Port McNeill resident Megan Hanacek (known for her participation on the HISTORY Channel’s Alone survivalist TV program in 2017) is a local woman who has excelled in two science fields – biology and forestry. In her new role announced last week, she is the first woman to hold the position of Chief Executive Officer (CEO) of the Private Forest Landowners Association (PFLA). In her role as CEO, she will be engaged in the responsible stewardship of B.C.’s private forest lands while balancing environmental values, community interests and economic realities.
Finding a balance between environment, First Nations rights and title, stakeholder interests and economics, requires strong foundational knowledge, broad operational experience and a strong communication skill set.
A Registered Professional Forester and a Registered Professional Biologist, Hanacek is equipped for the position through her previous experience as Forest Stewardship Specialist for the Association of B.C. Forest Professionals, and Managing Director, Board Director and Vice President of the Association of Professional Biology of B.C. Women in leadership and management STEM-related positions are still rare.
Hanacek says her university biology and chemistry classes had about 30 percent female students, and although today’s STEM classes are over 50 percent female, that hasn’t translated to the workforce.
“There’s a gap between the graduates and the number of females in these science fields, especially BC forestry where only ~15% of our 5300 registered forest professionals are women ,” she said. “Community and family support are really important. It can be difficult for women if you’re grappling with decisions about family or wanting to pursue higher education. I’m extremely grateful in the support I have here.”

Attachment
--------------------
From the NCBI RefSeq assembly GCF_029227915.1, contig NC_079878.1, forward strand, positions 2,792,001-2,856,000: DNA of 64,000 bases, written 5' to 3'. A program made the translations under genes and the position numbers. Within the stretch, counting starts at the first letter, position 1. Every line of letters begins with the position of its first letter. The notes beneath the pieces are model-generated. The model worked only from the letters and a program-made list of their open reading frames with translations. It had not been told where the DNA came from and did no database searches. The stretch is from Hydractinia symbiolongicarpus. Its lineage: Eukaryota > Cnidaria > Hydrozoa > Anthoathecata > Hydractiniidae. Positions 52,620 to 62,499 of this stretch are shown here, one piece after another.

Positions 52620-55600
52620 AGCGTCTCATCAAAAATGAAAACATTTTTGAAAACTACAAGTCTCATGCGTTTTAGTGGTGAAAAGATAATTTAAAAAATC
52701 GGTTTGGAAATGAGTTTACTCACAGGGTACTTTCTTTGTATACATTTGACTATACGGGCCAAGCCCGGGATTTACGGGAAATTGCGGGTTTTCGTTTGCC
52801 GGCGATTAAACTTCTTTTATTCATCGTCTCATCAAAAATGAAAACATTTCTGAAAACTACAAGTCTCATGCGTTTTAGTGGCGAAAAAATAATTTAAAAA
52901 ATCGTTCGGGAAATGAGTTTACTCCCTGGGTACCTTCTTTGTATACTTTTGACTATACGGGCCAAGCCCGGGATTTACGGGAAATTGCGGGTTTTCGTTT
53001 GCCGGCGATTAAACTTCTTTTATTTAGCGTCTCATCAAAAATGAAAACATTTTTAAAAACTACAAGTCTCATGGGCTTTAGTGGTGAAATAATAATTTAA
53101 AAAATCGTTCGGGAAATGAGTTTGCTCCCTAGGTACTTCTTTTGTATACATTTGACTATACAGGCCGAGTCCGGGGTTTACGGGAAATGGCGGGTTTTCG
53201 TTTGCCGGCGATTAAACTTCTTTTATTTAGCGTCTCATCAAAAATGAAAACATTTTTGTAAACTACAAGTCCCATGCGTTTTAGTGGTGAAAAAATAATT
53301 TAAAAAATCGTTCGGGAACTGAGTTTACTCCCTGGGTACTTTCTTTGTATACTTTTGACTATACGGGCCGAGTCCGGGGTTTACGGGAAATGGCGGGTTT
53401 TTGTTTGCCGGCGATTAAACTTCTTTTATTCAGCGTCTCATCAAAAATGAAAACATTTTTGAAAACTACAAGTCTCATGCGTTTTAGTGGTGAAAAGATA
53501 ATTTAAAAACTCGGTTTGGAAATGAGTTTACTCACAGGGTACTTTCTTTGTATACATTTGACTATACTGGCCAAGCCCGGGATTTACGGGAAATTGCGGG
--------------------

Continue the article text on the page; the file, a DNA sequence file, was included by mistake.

Hanacek thinks women have many skills they can bring to science-based professions in the area.
“Women are great at communication, multi-tasking, and thinking holistically. These strong skills are needed in forestry and biology, where they are working with different users with diverse needs. I whole hearted believe women are a natural fit.”
With a 10-year-old daughter and seven-year-old son, Hanacek is a role model to both genders, and says science is fun and easy in this area.
“Daily, my kids are exposed to the interplay of nature, science and resource development. BC is the most biodiverse area of North America, and natural resource development drives the economic activity to provide strong societal needs for medical, education, infrastructure and transportation systems. It’s an extremely interesting and dynamic field. When we go for walks in the local woods or on their grandparents’ whale watching tours, it’s an excellent opportunity to show them how science interplays with economics and local communities.”
Hanacek also encourages local careers in STEM fields and says forestry has huge potential for jobs, “That’s the beauty of forestry, it is a sustainable resource. Last month the Association of BC Forest Professionals job listings were the highest we’ve seen. There is huge attrition in the industry, and the demographics show that about 60 percent of forestry professionals are over 40.”
Both Hanacek and Hildering salute and support the many female leaders currently in fisheries, forestry, math, and biology in the North Vancouver Island region, who make the most of the accessible natural environment and contribute to its sustainability and are optimistic for the future of young science enthusiasts.
Hildering sums up, “Society will truly move forward by leaps and bounds when we perceive each other as individuals, not as a gender, race, or age.”